The science fiction war drama TV show Falling Skies just concluded its second season on TNT with the episode “A More Perfect Union”, and proved that it never rests on its laurels.
Falling Skies stars Noah Wyle as Tom Mason, an ex-history professor and now second in command of a rag-tag militia called the 2nd Mass. Originally based in the Boston area (and for the entirety of its first season), the unit abandoned New England early in the second season to head for the supposed safe haven of Charleston, South Carolina.
As with most filmed road trips stuff happened, usually to progress a storyline or develop characters. For instance, Tom started a tender relationship with the group’s field medic Dr. Anne Glass (Moon Bloodgood), dealt with recriminations from being abducted then released by the alien invaders (from the end of the first season) and had to accept that his children had grown up. The oldest Hal (Drew Roy) became a competent, deadly soldier and a future leader; the youngest Matt (Maxim Knight) grew up too fast and is now doing sentry duty; but the most interesting son is his middle one, Ben. He had been abducted (along with many of Earth’s children) by the aliens before the show started and fitted with a biomechanical device on his spine that enslaved him. Ben was rescued last season but this season covered the repercussions and gave Ben one of Falling Skies’ best arcs. It became clear that he had been altered by his experience, seen with his enhanced physical skills and the psychic links he shared with aliens whenever they were nearby.
This was instrumental in one of the main arcs. It was revealed that some factions of the arachnid-like alien Skitters were rebelling against their masters and were seeking help from the humans. Tom and others had to overcome their mistrust of the rebel Skitters and while some of the show’s plots moved along a bit too fast, this one had the right pace. This helped viewers to see that things weren’t black and white when it came to the aliens who conquered Earth.
So what waited for them in Charleston? Supposedly the city was the new capitol of the United States with a working government and armed military. More importantly to the beleaguered 2nd Mass., the city offered the promise of a return to normalcy: hot showers, meals and safety. In the penultimate show of the season, “The Price Of Greatness”, they discover that the city had moved underground, leaving behind ruins to throw the aliens off their tracks. Despite a warm welcoming and comforts, things weren’t so great in the underground city. Our heroes were caught between Tom’s old mentor (Terry O’Quinn), the civilian leader, who basically wanted to remain hidden from the aliens and the General Bressler (Matt Frewer), who wanted to go after the aliens. By that episode’s end, the military initiated a coup but that didn’t solve anything.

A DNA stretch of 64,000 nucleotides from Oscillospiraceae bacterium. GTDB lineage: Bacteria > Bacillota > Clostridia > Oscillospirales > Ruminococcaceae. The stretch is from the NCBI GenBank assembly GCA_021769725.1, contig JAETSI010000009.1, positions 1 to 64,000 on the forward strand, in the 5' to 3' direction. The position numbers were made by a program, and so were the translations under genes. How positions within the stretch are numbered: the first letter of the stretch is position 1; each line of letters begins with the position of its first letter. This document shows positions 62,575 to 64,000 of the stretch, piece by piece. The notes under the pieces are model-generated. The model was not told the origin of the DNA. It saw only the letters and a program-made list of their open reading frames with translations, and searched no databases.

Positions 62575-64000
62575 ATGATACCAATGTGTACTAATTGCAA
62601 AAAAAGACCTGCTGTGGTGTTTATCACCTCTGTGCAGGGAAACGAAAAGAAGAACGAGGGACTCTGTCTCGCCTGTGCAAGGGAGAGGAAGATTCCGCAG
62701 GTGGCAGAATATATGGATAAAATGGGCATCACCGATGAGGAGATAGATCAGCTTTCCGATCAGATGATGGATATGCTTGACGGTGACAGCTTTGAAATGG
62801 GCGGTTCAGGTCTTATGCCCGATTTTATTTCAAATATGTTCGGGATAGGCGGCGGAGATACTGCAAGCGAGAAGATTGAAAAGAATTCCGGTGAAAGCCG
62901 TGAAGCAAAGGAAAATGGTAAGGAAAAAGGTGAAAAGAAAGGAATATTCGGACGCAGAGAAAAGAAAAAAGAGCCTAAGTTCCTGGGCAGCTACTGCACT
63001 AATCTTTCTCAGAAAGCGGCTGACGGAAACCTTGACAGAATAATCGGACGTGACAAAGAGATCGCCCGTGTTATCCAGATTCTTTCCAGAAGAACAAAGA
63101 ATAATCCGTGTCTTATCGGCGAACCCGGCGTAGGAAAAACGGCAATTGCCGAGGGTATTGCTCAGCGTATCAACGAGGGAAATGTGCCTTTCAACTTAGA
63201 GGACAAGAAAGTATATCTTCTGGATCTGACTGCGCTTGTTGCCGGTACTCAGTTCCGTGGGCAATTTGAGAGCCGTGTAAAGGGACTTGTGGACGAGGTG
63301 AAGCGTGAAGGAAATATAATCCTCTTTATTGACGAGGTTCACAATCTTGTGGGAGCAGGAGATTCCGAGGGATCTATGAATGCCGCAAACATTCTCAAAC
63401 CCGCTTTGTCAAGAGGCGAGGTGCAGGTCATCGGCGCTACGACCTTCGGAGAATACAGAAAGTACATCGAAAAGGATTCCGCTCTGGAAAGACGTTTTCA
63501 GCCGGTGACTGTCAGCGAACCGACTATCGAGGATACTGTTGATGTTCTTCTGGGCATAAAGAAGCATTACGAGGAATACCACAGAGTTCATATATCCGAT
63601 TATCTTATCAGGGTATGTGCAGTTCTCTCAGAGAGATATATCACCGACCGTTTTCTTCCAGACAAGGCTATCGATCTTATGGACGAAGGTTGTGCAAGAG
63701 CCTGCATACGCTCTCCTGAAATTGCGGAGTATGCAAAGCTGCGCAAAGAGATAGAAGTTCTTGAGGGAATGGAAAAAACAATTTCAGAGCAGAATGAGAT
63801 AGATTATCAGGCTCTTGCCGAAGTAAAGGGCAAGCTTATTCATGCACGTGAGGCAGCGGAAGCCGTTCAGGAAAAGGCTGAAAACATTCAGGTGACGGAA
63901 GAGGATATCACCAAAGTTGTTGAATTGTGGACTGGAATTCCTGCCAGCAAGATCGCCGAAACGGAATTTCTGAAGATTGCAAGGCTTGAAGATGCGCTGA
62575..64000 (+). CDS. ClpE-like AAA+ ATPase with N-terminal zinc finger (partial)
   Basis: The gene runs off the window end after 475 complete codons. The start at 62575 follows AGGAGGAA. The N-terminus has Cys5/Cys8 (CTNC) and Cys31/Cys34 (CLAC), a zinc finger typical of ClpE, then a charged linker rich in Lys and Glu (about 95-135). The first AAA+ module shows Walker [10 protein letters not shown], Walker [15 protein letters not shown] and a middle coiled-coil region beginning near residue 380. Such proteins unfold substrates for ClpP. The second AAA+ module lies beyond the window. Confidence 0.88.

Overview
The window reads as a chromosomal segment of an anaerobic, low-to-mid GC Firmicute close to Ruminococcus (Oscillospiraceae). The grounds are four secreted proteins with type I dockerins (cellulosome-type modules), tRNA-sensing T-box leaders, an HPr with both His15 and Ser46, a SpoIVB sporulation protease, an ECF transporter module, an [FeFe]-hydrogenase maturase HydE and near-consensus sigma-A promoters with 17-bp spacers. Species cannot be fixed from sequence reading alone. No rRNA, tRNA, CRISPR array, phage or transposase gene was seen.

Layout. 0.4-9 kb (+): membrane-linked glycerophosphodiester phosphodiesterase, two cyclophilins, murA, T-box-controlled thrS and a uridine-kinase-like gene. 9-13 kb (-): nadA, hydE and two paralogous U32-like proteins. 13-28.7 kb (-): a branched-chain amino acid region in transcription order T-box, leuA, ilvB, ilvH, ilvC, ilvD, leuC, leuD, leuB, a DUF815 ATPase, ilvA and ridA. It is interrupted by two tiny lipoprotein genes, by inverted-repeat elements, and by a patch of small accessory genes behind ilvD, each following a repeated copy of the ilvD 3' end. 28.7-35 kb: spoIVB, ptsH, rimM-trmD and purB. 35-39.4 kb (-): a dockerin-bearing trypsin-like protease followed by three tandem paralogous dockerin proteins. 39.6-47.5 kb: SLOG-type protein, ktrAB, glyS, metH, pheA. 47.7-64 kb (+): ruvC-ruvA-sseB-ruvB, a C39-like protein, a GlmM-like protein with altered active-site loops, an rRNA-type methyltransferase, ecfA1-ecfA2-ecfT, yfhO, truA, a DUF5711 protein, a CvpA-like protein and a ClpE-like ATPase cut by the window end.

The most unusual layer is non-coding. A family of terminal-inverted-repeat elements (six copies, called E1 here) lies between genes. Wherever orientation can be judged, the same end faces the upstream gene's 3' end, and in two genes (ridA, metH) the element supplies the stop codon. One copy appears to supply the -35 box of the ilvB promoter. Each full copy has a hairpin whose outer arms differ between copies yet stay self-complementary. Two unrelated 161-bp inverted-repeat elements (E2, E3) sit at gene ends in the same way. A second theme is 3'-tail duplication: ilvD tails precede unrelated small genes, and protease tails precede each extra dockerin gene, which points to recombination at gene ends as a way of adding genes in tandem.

The final episode of the season had the 2nd Mass. undertaking a covert mission to assassinate an alien Overlord and destroy a cobbled-together installation. There was genuine tension, excitement, deaths and new developments to carry over to the third season. The acting and character development was very well done, it even made viewers feel for an inhuman rebel Skitter when it was killed. That alien never spoke and was quite hideous, but anyone would’ve felt its plight as it desperately tried to fight its alien enemies.
There are many questions unanswered in the show, chiefly, what do the aliens want with Earth? By the end of “A More Perfect Union” it seems as if the aliens are at war with another alien race, but it’s unknown if the new aliens can be counted as allies. Falling Skies gave viewers enough bait to entice them to keep watching.
Many second seasons for shows are make or break in terms of quality. Luckily for Falling Skies, it has found its bearings in the second season and like any worthwhile TV show leaves viewers eager for new episodes and new seasons.
Lewis T. Grove